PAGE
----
Killsquad Review

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Killsquad, a co-op action hack and slash, is boiling to a full release on October 21, 2021. The genre-blending game developed and published by Novarama has been in Early Access on Steam since July of 2019. Over the course of these two years and change, the developers have been listening closely to feedback from the community. At this point there have been 16 major updates and they don’t intend on stopping anytime soon. Killsquad will initially only be available on Steam but Novarama is planning for a PS4 and PS5 release as well.

Gun, Run And Carve Your Way Through The Galaxy In Killsquad

I recall seeing Killsquad when it initially hit Early Access on Steam in the summer of 2019. I don’t recall why I put off playing it until recently though. Perhaps it was due to the unpleasant taste that so many Early Access games tend to leave in our mouths. Sometimes holding off can be for the best, as first impressions are definitely important in the vast ocean of games we have at our fingertips these days. With full launch just around the corner for Killsquad, I can say after playing it now that I’m glad I did wait. Have you ever had such a bad experience with an Early Access game that you never went back? Or did you hold off just to be sure you would love it? You know the drill – let me know below! Read on in the meantime.

Gameplay

Killsquad is a healthy blend of hack and slash, action RPG, and twin-stick shooter. Top it off with the ability to play solo or with up to three of your friends and you have yourself a hell of a good time. Not to mention it already boasts over 150 achievements and tons of cosmetics and emotes to collect as well.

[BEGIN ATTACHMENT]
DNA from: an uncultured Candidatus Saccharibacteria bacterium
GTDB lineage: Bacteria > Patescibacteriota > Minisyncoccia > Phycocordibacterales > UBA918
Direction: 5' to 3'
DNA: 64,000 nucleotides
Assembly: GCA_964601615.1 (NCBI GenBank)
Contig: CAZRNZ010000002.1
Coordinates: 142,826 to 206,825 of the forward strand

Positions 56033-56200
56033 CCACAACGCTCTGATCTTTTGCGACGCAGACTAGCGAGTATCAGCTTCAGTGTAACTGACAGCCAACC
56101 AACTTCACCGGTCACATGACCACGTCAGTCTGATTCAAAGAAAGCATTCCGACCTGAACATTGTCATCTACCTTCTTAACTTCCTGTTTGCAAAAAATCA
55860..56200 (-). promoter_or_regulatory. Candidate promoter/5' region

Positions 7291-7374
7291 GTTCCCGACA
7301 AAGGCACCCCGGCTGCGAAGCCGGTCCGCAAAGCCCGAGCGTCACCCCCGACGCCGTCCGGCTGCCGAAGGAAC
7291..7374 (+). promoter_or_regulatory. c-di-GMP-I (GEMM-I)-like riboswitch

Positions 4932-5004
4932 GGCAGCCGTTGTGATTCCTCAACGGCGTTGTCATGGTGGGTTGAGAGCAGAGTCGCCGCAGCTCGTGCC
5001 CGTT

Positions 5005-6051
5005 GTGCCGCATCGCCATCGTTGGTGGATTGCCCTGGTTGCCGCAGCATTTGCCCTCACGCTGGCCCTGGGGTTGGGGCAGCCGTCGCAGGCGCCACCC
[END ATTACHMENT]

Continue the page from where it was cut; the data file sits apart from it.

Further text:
Killsquad Contract
Contracts become a flurry of numbers, effects, and movement at times.

In Killsquad you take on the role of one of five intergalactic bounty hunters. Each hunter has their own unique weapons, abilities, and skill trees as well as a different play style. Progression comes in the form of completing “contracts” that become increasingly difficult as you collect gear and skill points to increase your vector score (which is an average score of your gear) and overall power respectively. Contract objectives vary but most end up having to take out the big bad at the end. Ensuring you have a high enough vector score and the right elemental gear recommended for each contract is key to a smooth, albeit furious, completion.

Of the five different characters available to play as in Killsquad, I only really found one to be troublesome to play. Now it may have just been my inexperience with the game but Ekaar felt so vastly different than the other four that I just couldn’t get myself to play him again after one contract. He was the most recent character though, so there may be some fine-tuning coming down the road for him. Until then I’ll stick to swinging around Kosmo’s big two-handers.

Killsquad Lobby
Ready up with your homies or play solo, your choice.

Now don’t get me wrong. I really, really enjoy playing Killsquad. However, there are some aspects of the game that I feel could use some improvement. The main issue I have is with the way you obtain new gear – either from contracts or buying them with credits you pick up as you play. Contracts only seem to drop maybe one or two pieces of gear randomly from chests and then whatever reward at the end for completing the zone. I feel it would be to the game’s benefit to expand upon how loot is obtained to make gear drop from more sources with greater chances of varying rarity. Make those destructible set pieces actually do something!